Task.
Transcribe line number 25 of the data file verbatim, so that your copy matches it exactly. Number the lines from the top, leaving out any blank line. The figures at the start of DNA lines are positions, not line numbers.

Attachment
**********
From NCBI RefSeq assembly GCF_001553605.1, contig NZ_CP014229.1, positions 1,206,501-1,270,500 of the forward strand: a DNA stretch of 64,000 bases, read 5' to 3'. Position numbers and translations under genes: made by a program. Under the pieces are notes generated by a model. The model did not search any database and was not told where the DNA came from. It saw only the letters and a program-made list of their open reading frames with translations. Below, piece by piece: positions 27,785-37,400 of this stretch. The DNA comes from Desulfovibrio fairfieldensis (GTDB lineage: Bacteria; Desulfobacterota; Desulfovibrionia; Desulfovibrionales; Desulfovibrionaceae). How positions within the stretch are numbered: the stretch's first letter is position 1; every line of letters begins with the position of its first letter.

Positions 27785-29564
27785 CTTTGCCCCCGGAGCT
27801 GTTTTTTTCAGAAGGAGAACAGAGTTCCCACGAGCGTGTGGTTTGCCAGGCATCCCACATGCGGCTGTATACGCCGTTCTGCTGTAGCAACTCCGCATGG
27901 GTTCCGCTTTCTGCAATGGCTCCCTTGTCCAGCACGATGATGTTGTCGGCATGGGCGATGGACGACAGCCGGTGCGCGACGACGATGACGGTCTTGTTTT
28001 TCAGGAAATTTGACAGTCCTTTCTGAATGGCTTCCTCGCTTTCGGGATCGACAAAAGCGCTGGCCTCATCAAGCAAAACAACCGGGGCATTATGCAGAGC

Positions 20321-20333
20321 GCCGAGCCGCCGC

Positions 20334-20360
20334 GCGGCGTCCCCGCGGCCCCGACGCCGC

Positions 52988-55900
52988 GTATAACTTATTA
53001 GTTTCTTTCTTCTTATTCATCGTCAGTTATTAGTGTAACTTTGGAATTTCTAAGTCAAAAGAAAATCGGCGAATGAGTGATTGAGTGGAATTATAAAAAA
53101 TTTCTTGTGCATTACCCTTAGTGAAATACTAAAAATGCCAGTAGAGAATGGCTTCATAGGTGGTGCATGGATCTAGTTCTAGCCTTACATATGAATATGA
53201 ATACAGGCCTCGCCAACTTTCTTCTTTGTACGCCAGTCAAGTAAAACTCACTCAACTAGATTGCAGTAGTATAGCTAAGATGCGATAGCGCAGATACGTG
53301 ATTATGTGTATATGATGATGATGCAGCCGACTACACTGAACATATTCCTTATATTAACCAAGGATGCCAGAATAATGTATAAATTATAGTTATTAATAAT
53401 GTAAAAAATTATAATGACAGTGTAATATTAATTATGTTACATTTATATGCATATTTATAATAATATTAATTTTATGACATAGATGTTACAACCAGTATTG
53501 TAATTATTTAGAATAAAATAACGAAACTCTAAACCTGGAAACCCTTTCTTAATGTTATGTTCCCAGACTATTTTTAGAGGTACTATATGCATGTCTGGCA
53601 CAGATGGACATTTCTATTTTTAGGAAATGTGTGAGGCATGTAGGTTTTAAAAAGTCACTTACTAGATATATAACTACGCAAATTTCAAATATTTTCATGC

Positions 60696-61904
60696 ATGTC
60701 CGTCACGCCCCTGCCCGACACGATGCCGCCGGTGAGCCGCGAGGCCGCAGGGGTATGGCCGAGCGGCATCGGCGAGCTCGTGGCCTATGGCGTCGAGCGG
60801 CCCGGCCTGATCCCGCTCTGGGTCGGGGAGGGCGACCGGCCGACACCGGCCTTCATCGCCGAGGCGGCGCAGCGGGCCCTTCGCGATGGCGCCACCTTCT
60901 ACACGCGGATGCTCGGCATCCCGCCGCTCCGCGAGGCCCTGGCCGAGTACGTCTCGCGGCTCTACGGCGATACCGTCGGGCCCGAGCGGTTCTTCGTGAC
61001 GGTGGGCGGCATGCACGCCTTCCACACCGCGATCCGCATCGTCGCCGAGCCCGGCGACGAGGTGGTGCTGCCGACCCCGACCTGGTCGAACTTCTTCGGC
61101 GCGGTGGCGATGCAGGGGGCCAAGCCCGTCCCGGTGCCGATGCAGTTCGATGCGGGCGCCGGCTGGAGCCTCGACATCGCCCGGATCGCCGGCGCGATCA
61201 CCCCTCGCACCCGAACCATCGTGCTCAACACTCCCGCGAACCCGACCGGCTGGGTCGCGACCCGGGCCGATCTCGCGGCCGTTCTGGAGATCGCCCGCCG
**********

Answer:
61001 GGTGGGCGGCATGCACGCCTTCCACACCGCGATCCGCATCGTCGCCGAGCCCGGCGACGAGGTGGTGCTGCCGACCCCGACCTGGTCGAACTTCTTCGGC